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What is Hydroponics?

By :Chandan Varshney 0 comments
What is Hydroponics?

 

Derived from the two Greek words hydro and ponos, meaning water and labor respectively, hydroponics is defined as a method of growing plants in water, rather than in soil. While this process may seem arbitrary, the growing of plants in nutrient-rich water has been practiced for centuries.  

 

The History of Hydroponics

Hydroponic systems have dated back to its applications in the ancient  Hanging Gardens of Babylon, as well as the floating gardens of the  Aztecs in Mexico. In fact, the earliest use of hydroponics in the United  States can be traced to the 1930s in which California scientist,  William Frederick Gericke, popularized the soilless culture of plants.

Further application of this technology took place during the Second  World War, where large hydroponic gardens in several western Pacific  islands were developed by the United States Army in order to supply  fresh vegetables to local troops.

The Hydroponic System

Within a hydroponic system, roots of a plant are suspended in either a  static, continuously aerated nutrient solution, or within a continuous  flow or mist of nutrient solution. This pH adjusted nutrient solution is  comprised of 16 of the 19 required elements for survival, some of which  include carbon, oxygen, hydrogen, potassium, iron, and copper.

The pH, which measures the acidity or basicity of a given solution,  within the hydroponics system is of critical importance to the viability  of any plant’s growth. While this pH level will vary for each plant,  most plants grow best in a slightly acidic environment, with a pH range  between 5.5 - 6.0.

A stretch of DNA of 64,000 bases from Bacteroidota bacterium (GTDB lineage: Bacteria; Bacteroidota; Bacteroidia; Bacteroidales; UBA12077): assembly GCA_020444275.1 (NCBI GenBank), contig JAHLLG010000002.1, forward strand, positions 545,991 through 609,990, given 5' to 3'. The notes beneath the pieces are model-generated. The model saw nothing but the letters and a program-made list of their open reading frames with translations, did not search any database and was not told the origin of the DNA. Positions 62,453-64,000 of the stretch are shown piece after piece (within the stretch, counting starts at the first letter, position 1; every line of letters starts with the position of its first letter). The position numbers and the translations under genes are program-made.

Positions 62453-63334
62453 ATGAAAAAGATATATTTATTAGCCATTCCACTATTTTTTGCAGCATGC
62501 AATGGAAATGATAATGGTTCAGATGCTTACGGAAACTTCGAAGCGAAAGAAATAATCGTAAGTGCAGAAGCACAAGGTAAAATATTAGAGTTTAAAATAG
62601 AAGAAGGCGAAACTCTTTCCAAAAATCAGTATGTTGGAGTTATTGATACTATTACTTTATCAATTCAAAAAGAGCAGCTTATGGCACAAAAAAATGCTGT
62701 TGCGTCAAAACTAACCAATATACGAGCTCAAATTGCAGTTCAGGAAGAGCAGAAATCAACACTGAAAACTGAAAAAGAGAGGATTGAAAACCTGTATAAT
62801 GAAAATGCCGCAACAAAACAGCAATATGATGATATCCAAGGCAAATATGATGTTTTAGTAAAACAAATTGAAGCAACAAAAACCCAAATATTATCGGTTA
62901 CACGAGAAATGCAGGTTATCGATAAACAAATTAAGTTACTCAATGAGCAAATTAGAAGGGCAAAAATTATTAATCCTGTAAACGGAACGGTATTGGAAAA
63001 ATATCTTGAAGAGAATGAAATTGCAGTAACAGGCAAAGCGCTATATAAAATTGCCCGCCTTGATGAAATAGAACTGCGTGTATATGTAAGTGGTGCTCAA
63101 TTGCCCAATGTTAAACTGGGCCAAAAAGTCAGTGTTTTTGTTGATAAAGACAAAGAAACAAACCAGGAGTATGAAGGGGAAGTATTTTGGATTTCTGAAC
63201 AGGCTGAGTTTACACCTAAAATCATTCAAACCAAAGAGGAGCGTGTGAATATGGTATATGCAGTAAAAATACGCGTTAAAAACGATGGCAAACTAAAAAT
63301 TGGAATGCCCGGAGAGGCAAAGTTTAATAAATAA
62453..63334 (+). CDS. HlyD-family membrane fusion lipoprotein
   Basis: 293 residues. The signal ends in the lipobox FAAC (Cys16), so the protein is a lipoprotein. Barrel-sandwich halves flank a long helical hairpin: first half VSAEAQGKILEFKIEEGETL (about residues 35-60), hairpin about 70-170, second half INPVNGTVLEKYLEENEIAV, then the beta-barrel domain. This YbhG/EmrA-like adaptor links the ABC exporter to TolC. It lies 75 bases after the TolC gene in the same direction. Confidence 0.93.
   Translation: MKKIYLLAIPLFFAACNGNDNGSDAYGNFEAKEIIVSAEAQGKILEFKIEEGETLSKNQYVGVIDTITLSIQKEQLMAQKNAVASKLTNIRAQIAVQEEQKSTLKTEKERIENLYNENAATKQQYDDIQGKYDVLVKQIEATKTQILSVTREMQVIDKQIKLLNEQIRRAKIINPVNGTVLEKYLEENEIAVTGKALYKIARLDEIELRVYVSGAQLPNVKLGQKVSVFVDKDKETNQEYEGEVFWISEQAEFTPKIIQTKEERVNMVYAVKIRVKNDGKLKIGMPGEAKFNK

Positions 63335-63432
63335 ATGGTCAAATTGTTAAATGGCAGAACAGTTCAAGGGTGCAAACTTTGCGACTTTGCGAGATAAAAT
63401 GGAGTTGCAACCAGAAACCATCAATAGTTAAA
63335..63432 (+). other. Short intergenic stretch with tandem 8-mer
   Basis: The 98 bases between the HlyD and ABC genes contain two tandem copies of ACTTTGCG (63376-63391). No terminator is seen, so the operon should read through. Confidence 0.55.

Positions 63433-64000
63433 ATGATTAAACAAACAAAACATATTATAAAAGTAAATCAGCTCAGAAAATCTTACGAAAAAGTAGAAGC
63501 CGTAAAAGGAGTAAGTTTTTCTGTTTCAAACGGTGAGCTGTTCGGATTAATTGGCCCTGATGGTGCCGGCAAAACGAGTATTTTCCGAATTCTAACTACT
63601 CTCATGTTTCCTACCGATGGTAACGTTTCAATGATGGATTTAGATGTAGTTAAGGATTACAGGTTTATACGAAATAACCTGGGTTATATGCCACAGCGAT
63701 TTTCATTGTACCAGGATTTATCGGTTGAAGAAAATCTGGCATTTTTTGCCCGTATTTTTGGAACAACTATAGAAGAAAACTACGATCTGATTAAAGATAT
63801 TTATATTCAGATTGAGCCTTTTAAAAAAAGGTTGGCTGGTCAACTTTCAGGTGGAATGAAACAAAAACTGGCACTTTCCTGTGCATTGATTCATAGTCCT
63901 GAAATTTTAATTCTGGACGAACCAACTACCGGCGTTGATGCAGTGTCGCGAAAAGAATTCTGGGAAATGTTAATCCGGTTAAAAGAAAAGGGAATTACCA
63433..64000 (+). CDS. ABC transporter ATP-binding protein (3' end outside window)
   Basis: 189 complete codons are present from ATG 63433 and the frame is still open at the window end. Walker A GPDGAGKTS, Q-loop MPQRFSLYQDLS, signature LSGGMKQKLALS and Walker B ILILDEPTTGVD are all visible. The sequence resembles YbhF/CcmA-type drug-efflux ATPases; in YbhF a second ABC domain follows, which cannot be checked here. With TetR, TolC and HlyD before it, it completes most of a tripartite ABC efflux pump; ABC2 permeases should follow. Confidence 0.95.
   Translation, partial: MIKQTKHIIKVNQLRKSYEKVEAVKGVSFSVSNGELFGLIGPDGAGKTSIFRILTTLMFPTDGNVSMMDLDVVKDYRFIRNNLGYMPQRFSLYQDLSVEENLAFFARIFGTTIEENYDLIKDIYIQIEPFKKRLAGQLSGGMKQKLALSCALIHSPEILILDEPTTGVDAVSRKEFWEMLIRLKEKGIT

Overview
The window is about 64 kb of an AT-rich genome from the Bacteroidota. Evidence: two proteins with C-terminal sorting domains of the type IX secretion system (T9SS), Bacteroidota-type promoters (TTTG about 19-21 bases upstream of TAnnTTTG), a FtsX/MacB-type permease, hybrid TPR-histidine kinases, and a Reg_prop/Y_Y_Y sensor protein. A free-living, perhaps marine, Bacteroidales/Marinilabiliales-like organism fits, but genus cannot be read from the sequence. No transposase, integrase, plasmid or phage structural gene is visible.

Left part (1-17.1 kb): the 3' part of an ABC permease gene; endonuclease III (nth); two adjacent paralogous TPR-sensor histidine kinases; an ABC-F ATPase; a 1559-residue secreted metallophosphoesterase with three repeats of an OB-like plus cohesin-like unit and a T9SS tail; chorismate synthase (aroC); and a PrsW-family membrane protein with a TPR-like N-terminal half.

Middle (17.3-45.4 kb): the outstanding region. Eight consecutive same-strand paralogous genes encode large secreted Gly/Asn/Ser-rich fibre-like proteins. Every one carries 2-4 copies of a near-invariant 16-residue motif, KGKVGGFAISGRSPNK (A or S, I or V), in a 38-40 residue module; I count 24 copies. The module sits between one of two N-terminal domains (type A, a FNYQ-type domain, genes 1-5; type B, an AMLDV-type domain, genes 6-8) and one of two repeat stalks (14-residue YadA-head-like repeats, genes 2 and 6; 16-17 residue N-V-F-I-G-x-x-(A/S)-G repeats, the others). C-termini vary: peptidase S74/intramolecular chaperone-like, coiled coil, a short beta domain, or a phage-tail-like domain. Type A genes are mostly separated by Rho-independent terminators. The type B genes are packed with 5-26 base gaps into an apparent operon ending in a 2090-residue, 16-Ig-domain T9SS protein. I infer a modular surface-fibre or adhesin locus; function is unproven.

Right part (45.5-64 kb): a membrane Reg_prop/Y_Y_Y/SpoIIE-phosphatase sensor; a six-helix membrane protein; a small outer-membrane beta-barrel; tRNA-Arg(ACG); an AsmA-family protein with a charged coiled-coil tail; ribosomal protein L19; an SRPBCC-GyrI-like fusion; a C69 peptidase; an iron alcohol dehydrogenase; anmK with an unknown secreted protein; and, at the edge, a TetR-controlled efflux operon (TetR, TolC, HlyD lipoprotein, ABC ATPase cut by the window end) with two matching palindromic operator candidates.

Photosynthesis Within a Hydroponic System

A crucial aspect of plant growth is the process of photosynthesis, in  which plants, as well as other organisms such as algae and certain  bacteria, convert light energy into the chemical energy required for  growth. Within a hydroponics system, this light energy is typically  provided by an artificial lighting source, such as a lamp, combined with  a shade or reflector used to direct light towards the plant.

During photosynthesis, carbon dioxide (CO2), a colorless and odorless gas, is absorbed by the plants and reduced to produce carbon and oxygen. While small amounts of oxygen are used by the plant, most of this oxygen reserve is released back into the atmosphere.

Certain ways in which CO2 is added to a hydroponics system is through bottled CO2 or a CO2 generator. It is imperative to maintain precise control over the CO2 levels within a hydroponics system through the use of a CO2 monitor in order to ensure optimal conditions for plant survival.

 

Benefits over Soil for Plant Growth

Simplistic in its model, the hydroponics system offers several  advantages over the traditional use of soil for plant growth. The plant  is not grown in soil, which provides the ability to control exactly what  type of nutrients are entering the plants, allowing workers to  immediately correct any possible nutritional deficiencies.

This control over the environmental growth conditions further  guarantees the eradication of pests, fungi, and soil-borne plant  diseases that are typically found in open systems. The conservative  nature of the hydroponics system is further emphasized by its prevention  of leaching, a process in which a considerable amount of plant  nutrients are lost to the soil following rain or irrigation.

 

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